Learning medication self-management skills in schizophrenia: Relationships with cognitive deficits and psychiatric symptoms

Patrick W. Corrigan, Charles J. Wallace, Mark L. Schade, Michael F. Green

Research output: Contribution to journalArticlepeer-review

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Abstract

Previous research has shown that the psychosocial skill learning of patients with schizophrenia is associated with several aspects of information processing. These processes may limit the effectiveness of skills training. The contributions of visual vigilance, verbal memory, conceptual flexibility, and psychiatric symptoms to medication self-management skill learning were examined in 30 subjects with schizophrenia. Results showed that skill learning was significantly associated with recall memory and visual vigilance but not with conceptual flexibility. Additional analyses showed that skill learning was not related to psychotic symptoms; nonsignificant trends were found with an index of negative symptoms. These findings may help clinical investigators develop cognitive rehabilitation strategies that facilitate psychosocial skill learning for this population.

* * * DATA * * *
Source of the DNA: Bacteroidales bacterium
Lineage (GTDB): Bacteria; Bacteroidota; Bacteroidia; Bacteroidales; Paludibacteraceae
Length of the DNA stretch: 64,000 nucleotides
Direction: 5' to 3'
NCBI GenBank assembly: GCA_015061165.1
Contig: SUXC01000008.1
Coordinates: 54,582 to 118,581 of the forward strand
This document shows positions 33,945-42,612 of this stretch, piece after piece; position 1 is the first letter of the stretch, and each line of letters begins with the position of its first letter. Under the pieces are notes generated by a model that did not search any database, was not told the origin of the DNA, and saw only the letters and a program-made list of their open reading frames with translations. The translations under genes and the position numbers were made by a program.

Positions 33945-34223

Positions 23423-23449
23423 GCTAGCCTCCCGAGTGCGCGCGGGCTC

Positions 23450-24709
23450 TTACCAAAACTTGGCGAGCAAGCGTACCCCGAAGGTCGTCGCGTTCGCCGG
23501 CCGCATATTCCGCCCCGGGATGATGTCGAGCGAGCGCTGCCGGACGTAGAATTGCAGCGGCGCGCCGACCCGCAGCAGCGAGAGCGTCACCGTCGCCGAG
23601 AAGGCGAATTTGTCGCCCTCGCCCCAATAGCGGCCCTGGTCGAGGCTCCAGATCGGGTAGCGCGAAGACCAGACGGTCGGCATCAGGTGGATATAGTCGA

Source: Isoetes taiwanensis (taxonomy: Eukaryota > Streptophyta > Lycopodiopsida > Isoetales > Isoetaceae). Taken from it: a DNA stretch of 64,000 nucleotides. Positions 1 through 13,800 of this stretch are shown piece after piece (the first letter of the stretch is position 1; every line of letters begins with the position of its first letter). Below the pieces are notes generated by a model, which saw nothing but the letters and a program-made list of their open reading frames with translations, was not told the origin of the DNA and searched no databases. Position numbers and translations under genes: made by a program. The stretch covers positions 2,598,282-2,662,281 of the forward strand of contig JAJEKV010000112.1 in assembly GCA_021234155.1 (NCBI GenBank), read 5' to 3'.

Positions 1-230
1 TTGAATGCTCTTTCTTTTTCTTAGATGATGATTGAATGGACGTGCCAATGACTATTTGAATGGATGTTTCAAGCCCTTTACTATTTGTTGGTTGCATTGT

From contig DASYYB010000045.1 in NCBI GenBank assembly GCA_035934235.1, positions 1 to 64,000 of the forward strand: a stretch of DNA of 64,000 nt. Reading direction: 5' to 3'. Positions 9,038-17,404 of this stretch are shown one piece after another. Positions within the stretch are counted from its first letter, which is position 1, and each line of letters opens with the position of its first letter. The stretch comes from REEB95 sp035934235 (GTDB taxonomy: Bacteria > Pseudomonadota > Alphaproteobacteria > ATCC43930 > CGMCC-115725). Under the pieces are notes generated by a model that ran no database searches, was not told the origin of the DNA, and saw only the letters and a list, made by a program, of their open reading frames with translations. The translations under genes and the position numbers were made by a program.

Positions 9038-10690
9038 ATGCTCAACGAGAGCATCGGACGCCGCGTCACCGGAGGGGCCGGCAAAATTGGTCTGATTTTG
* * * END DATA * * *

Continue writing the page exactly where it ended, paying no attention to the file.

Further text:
Original languageEnglish
Pages (from-to)5-15
Number of pages11
JournalBehavior Therapy
Volume25
Issue number1
DOIs
StatePublished - 1994
Externally publishedYes

Bibliographical note

Funding Information:
The authors thank Sally MacKain, Patty Parlier-Cook, and Daniel Storzbach for help in data collection. The sample was obtained through the excellent cooperation of the staff and administration of Camarillo State Hospital. Funding for this project came from NIMH Grant MH-43292 to Dr. Green. Diagnostic training and symptom assessment were supported by NIMH Clinical Research Grant MH-30911 (R.P. Liberman, P.I.). The software for the Continuous Performance Test and Span of Apprehension was developed by Drs. Keith Nuechterlein and Robert Asarnow with support from the John D. and Catherine T. MacArthur Foundation Network for Risk and Protective Factors in Major Mental Disorders. Address all correspondence to Patrick Corrigan at the University of Chicago, Center for Psychiatric Rehabilitation, 7230 Arbor Drive, Tiniey Park, IL 60477.

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